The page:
Bacon, beef, and sausages are part of our everyday diet. New studies prove that even a small slice of bacon or beef can increase the risk of colorectal cancer.
The salty crispy bacon and the juicy sausages are a must for a delightful breakfast. Saying no to it is an impossible task. However, no matter how impossible it is going to be, it might be time to say no to these meaty breakfast treats.
According to a new study, eating even a thin slice of bacon or any processed or red meat can lead to an increased risk of colorectal cancer. The research published in the International Journal of Epidemiology found that every 25 grams of processed meat (roughly equivalent to a thin slice of bacon) consumed on a daily basis can increase the risk of colorectal cancer by 20 percent. The risk posed by 50 grams of red meat i.e. a thick slice of roast beef or a small piece of lamb chop, every day was found to be 19 percent.
The study additionally said people who consumed 76 grams of red and processed meat (equals to the quarter-pound beef burger) were found to be at a 20% higher risk of developing colorectal cancer, the risk was much lower in people who consumed only 21 grams of meat every day (which is equivalent to one slice of ham).
"A small amount of processed meat seems to have the same effect as a large amount of red meat," said Professor Tim Key, the co-author of the study and deputy director at the University of Oxford's cancer epidemiology unit to CNN. The study, which examined the diets of nearly half a million UK adults between the age of 40 and 69 for five years, observed that 2,609 of the participants developed colorectal cancer. Cancer Research UK, which partly funded the research, advised people who ate more than 90 grams (cooked weight) of red and processed meat to reduce the consumption to the UK average meat consumption of 70 grams.
According to the American Cancer Society, around 51,020 deaths due to colorectal cancer are expected to occur in 2019. It is the third most common cancer in the US(excluding skin cancers) and the UK. In 2015, the World Health Organization concluded that processed meat as "carcinogenic to humans," and classified red meat as "probably carcinogenic to humans."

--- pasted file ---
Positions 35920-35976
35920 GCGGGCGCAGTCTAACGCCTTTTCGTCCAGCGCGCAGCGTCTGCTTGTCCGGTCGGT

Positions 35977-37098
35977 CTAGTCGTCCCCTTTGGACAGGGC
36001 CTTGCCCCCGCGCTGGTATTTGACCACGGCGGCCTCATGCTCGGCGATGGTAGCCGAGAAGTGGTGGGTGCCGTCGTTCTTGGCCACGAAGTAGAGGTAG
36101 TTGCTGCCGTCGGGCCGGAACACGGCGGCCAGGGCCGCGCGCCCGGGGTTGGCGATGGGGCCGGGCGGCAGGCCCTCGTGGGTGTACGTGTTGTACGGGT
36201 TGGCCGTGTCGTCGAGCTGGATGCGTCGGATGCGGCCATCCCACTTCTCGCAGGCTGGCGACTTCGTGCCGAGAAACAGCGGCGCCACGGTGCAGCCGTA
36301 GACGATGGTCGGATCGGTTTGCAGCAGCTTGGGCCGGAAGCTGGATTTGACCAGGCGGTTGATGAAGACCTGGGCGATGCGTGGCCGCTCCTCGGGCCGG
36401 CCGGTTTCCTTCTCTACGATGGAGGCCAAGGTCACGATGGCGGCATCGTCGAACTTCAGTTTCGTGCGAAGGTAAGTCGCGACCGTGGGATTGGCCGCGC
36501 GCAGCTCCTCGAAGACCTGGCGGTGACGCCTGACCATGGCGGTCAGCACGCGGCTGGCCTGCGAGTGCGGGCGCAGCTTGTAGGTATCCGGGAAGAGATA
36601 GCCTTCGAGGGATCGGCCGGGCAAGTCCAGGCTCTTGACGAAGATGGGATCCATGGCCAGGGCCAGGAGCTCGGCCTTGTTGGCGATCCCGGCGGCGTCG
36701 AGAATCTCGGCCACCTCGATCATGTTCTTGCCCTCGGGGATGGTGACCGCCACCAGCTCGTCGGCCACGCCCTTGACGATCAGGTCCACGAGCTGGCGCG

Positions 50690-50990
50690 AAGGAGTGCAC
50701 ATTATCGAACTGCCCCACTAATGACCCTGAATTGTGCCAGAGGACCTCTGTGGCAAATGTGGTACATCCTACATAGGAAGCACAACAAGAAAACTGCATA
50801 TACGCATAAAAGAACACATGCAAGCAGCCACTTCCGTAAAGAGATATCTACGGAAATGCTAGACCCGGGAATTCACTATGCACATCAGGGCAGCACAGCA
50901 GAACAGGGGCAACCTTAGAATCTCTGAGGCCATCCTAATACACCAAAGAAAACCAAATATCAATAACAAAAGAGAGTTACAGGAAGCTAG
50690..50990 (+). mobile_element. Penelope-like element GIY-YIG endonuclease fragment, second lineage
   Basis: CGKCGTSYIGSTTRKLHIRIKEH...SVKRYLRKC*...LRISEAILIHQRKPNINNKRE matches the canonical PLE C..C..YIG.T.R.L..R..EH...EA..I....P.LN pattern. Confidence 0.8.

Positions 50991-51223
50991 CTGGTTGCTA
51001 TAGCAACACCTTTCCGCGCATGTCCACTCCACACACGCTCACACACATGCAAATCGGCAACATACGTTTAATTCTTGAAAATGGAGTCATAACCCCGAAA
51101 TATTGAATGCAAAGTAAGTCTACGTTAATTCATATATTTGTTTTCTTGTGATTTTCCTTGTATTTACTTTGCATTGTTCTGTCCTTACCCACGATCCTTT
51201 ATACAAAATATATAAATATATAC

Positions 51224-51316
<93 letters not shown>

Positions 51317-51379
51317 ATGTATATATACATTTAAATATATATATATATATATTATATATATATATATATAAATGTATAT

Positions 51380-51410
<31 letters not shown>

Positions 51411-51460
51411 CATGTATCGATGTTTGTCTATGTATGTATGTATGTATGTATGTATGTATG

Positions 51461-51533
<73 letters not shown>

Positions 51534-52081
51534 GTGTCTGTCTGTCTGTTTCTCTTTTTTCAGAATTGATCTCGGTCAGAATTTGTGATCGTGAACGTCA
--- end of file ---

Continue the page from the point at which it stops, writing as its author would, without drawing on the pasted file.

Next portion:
Though studies previously conducted proved a link between processed meat and cancer, the new research strengthens the past claims as it has considered the current change in diets among people.
Our results strongly suggest that people who eat red and processed meat four or more times a week have a higher risk of developing bowel cancer than those who eat red and processed meat less than twice a week," said Key to CNN.
Dr. Gunter Kuhnle, associate professor in nutrition and health at the University of Reading in the UK called the recent study the "largest study ever undertaken in the UK." He also added that the results confirm the conclusions made by previous researchers that the consumption of red and processed meat increased the chances for colorectal cancer.
"This study is a reminder that the more you can cut down beyond this, the more you can lower your chances of developing bowel cancer," said Dr. Julie Sharp, head of health information at the charity Cancer Research UK. She also suggested meat-free Mondays and the inclusion of chicken and fish diet to reduce the consumption of red and processed meat.
The research also found that alcohol increased the risk of colorectal cancer while fiber from bread and cereal reduced the risks.